Rare B-meson decays such as the B0 → Ksπ0 which proceed without a charm quark provide a probe for physics beyond the standard model. This decay proceeds mainly via the b → s penguin transition, with the b → u transition being colour suppressed, allowing CP-violating effects to be observable.
The asymmetric e+e− KEKB collider and the Belle detector provide the large luminosity and data collection required to observe these rare B decays.
Methods to reduce the large qq backgrounds are investigated. The use of optimised neural networks using TensorFlow shows a significant improvement compared to the commonly used NeuroBayes software. Techniques for reducing correlations between variables introduced by TensorFlow are also investigated, proving that the use of adversarial neural networks can provide an improved background suppression as compared to NeuroBayes, whilst minimising correlations introduced by the neural network.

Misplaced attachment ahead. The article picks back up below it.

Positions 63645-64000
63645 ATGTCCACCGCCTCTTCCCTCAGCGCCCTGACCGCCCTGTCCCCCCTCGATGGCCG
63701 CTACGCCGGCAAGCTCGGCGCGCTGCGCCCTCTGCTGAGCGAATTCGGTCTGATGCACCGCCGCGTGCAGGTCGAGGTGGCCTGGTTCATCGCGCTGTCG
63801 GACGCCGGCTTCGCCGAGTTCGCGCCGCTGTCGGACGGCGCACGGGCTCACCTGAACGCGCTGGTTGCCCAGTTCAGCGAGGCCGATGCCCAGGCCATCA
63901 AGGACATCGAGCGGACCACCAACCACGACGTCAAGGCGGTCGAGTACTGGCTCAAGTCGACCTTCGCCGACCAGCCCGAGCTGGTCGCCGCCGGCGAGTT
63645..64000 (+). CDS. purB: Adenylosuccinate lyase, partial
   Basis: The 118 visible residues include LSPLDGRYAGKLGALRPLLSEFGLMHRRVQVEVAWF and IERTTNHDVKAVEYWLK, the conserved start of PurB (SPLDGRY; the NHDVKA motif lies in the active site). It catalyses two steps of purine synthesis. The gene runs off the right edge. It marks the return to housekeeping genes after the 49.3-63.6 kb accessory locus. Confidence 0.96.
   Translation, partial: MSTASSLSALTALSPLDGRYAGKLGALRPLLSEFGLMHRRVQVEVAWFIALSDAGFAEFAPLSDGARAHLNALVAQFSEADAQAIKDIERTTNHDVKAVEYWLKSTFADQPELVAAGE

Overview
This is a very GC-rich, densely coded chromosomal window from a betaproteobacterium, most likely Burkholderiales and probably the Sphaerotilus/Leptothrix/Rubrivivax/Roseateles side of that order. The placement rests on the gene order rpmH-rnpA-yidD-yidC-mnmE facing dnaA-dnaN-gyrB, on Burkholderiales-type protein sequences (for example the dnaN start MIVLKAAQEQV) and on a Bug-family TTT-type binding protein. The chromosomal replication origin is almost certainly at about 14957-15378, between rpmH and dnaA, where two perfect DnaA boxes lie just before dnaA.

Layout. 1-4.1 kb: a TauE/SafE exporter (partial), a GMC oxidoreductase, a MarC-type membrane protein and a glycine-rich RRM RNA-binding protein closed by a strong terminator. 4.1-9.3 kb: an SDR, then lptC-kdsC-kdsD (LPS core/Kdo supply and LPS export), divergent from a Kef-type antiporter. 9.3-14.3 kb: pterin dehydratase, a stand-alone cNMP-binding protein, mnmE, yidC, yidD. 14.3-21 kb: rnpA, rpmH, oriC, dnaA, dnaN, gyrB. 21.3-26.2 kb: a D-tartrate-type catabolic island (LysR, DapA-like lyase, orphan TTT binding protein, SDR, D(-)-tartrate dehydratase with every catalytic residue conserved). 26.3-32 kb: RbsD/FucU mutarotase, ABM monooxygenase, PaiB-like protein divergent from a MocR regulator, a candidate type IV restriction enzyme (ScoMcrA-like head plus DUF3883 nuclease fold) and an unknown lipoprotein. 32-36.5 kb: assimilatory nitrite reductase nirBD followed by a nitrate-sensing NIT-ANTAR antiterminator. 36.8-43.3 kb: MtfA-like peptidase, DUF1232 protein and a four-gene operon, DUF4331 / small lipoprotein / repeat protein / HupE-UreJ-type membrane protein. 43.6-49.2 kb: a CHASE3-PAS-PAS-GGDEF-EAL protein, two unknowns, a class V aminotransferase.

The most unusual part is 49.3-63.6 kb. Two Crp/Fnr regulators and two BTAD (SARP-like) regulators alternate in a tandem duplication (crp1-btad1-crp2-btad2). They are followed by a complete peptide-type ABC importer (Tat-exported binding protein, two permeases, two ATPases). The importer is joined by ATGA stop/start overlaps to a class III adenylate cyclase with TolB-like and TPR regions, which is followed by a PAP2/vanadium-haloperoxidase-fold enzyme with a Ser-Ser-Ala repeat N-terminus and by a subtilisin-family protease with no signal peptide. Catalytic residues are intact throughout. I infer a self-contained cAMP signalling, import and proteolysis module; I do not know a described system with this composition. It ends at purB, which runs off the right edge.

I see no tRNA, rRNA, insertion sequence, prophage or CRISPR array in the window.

An improved method of measuring the direct CP violation is introduced. Using Monte Carlo data with sample sizes corresponding to the full Belle datatset of (771.581 ± 10.566) × 106 BB events, the statistical uncertainty in ACP using this method is reduced from the latest Belle result of 0.13 to 0.1035 ± 0.0032. This method would also provide an up to date measurement on B(B0 → K0π0).